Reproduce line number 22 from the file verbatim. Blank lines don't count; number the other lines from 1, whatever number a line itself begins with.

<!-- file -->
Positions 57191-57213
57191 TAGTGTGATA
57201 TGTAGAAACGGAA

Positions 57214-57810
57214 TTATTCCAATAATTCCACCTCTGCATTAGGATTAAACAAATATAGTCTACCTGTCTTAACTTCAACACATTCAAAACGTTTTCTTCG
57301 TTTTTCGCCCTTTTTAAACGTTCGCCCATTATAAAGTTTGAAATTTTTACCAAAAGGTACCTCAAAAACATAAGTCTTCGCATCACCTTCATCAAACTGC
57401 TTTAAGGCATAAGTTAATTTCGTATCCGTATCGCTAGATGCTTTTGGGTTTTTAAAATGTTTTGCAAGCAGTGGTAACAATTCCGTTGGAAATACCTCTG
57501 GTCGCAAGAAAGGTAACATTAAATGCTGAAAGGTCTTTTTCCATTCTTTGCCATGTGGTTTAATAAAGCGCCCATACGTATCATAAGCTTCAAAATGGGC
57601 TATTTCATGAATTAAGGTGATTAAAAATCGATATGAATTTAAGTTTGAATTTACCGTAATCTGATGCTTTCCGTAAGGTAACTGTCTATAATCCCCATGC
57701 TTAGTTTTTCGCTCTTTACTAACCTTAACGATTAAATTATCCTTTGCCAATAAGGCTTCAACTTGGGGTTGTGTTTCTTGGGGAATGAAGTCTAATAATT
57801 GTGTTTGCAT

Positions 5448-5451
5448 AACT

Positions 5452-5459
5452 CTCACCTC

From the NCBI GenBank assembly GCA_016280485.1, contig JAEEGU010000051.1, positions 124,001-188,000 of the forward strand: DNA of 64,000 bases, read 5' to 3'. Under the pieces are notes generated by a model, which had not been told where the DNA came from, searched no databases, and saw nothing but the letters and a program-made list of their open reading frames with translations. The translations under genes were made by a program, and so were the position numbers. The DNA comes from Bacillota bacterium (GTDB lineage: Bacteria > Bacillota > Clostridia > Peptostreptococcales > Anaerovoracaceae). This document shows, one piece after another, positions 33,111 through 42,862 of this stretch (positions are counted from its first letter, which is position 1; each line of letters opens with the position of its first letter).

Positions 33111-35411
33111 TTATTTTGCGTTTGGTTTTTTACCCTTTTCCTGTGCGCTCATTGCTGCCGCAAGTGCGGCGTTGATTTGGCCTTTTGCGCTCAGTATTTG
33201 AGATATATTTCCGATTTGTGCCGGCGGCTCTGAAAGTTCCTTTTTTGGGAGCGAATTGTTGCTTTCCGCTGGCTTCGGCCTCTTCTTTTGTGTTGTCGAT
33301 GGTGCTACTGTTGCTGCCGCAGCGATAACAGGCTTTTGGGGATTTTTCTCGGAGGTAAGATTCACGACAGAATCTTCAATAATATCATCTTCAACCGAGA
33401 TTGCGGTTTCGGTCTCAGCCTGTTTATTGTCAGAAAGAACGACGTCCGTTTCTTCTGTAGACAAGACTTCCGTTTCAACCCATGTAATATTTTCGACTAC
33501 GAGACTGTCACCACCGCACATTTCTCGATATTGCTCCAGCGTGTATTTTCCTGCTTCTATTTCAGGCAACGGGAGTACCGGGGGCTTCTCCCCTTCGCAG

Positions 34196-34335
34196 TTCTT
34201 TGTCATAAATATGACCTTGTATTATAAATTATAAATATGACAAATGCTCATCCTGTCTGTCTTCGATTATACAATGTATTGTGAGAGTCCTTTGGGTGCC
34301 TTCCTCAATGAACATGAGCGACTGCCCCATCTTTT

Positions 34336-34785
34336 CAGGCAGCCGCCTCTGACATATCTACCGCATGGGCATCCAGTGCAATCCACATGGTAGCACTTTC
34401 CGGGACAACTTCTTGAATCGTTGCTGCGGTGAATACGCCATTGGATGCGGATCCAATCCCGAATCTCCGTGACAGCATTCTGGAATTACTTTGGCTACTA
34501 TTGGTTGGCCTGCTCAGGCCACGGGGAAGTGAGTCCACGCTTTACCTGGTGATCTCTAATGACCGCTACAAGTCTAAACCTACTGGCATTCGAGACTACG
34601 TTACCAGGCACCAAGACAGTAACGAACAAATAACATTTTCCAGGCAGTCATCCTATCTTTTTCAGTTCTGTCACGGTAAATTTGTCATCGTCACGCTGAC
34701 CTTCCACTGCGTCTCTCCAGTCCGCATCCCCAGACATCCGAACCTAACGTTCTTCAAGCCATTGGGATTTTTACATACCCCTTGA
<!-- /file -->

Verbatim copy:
33501 GAGACTGTCACCACCGCACATTTCTCGATATTGCTCCAGCGTGTATTTTCCTGCTTCTATTTCAGGCAACGGGAGTACCGGGGGCTTCTCCCCTTCGCAG